4.1.2 Initial and boundary conditions 210

4.1.3 Exponential solutions 213

4.1.4 Separation of variables 214

4.1.5 Abstract view 224

4.3.1 Exercises 226

4.2 Diffusion: Part II 229

4.2.1 Inhomogeneous boundary conditions 229

4.2.2 Homogeneous solution 231

4.2.3 Time-dependent boundary conditions 235

4.2.4 Abstract view 238

4.2.5 Exercises 241

4.3 Propagation 244

4.3.1 Transmission line 245

4.3.2 Initial and boundary conditions 246

4.3.3 The homogeneous solution 247

4.3.4 Inhomogeneous boundary conditions 254

4.3.5 No resistance 257

4.3.6 Abstract view 258

4.3.7 Exercises 261

4.3.8 Inhomogeneous partial differential equations 263

4.4 Laplace's equation 264

4.4.1 Heat transport in two dimensions 265

4.4.2 Steady state solution as a particular solution 268

4.4.3 Electrostatic potential 275

4.4.4 Abstract view 279

4.4.5 Exercises 281

4.4.6 Heat transport in two dimensions - continued 283

5 Systems of Differential Equations 287

5.1 First-order equations 287

5.1.1 Population dynamics 287

5.1.2 Abstract view 295

5.1.3 Exercises 299

5.2 Homogeneous linear equations 303

5.2.1 Basic concepts 304

5.2.2 Chemical reactions 305

5.2.3 The LCR circuit 310

5.2.4 Abstract viewpoint 313

5.2.5 Exercises 318

5.2.6 Higher dimensional systems 320

5.3 Inhomogeneous linear equations 322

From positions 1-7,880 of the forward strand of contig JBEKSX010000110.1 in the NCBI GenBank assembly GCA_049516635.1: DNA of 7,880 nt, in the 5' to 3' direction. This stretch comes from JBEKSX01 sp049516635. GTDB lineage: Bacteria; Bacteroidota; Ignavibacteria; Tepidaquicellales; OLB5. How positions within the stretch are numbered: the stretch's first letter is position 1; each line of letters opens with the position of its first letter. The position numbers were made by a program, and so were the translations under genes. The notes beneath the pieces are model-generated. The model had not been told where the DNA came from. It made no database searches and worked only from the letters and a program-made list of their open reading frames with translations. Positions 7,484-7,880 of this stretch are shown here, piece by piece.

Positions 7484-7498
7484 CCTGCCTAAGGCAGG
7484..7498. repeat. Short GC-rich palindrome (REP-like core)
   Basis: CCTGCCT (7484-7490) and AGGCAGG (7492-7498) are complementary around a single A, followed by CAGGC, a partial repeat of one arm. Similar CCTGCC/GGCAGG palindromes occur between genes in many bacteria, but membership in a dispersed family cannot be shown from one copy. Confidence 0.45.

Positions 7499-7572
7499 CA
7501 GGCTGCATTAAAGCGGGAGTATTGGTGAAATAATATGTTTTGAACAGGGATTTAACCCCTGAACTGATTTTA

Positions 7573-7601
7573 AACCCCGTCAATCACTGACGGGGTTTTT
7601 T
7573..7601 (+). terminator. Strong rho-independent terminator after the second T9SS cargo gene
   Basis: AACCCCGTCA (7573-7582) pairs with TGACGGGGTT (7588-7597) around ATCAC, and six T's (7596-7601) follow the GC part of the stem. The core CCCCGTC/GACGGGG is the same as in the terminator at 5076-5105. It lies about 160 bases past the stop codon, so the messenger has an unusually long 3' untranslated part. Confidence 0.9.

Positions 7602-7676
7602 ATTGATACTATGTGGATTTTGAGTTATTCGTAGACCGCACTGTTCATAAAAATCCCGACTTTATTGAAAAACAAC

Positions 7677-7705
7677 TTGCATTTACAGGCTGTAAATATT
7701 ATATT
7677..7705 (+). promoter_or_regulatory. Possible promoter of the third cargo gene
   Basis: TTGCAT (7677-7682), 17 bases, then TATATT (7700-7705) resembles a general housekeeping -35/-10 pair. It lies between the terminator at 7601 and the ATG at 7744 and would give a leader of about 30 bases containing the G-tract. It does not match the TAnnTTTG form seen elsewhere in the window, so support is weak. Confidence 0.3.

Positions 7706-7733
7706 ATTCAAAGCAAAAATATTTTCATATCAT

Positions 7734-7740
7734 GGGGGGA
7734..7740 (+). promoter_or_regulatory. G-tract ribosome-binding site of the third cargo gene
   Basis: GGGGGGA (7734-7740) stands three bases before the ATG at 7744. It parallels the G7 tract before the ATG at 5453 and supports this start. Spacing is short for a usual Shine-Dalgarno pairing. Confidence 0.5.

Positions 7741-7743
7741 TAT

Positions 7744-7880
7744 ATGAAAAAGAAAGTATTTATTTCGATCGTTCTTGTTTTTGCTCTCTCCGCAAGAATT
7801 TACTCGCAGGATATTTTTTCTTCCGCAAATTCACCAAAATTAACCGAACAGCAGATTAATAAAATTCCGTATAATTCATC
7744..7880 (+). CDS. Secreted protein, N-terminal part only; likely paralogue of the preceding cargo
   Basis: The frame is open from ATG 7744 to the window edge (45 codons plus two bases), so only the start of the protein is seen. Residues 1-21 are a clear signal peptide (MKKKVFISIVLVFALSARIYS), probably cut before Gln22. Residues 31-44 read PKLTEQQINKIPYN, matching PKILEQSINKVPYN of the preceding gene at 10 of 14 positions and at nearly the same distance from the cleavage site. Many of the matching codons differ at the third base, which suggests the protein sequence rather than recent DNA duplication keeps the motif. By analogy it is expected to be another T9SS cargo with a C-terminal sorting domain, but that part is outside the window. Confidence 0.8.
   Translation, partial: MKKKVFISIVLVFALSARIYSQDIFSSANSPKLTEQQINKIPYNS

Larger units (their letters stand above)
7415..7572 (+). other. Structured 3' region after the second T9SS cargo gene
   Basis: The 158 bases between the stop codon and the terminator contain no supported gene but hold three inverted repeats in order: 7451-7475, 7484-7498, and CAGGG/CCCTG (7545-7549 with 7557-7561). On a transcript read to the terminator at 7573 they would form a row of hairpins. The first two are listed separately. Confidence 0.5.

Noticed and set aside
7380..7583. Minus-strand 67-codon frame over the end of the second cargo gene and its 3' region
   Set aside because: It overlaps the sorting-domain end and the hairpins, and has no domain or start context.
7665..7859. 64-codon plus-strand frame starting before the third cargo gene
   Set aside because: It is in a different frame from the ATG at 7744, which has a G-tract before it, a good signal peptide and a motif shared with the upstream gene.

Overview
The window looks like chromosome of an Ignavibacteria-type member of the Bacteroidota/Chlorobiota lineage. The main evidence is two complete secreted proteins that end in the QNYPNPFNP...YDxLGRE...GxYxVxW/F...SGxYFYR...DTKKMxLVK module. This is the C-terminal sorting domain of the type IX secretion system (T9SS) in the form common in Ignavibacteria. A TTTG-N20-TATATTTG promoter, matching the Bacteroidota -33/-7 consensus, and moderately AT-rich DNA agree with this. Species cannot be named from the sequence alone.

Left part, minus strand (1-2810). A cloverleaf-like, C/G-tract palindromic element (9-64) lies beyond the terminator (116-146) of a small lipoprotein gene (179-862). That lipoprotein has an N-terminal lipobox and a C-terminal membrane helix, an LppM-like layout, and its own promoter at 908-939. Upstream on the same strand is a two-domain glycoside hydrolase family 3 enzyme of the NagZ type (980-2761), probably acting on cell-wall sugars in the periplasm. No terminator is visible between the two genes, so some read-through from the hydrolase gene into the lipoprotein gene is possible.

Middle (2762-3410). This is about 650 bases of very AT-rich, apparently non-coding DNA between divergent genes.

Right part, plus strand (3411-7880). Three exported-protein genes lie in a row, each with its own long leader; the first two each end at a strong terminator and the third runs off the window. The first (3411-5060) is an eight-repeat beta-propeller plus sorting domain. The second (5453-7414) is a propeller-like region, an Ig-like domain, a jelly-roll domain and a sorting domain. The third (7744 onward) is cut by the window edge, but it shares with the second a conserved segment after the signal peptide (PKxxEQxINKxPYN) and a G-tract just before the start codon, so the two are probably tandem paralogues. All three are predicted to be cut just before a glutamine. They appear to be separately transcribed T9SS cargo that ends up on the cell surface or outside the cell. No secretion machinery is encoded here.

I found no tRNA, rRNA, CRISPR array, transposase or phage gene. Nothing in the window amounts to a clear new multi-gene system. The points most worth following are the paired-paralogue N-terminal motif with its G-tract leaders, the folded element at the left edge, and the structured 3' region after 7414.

5.3.1 LCR circuit with constant applied voltage 323

5.3.2 LCR circuit with alternating applied voltage 324

5.3.3 Stability 325

5.3.4 Abstract view 327

5.3.5 Exercises 330

5.3.6 General forcing term 331

5.4 Nonlinear autonomous equations 333

5.4.1 Predator-prey model 333

5.4.2 Abstract view 340

5.4.3 Exercises 343

Appendix A The Exponential Function 345

A.1 A review of its properties 345

Appendix B The Taylor Series 347

B.1 A derivation of the Taylor series 347

B.2 Accuracy of the truncated Taylor series 349

B.3 Standard examples 351

Appendix C Systems of Linear Equations 353

C.1 Algebraic equations 353

C.2 Gaussian elimination 354

C.3 Matrix form 355

C.4 Eigenvalues and eigenvectors 356

Appendix D Complex Variables 359

D.1 Basic properties 359

D.2 Connections with trigonometric functions 363

Index 365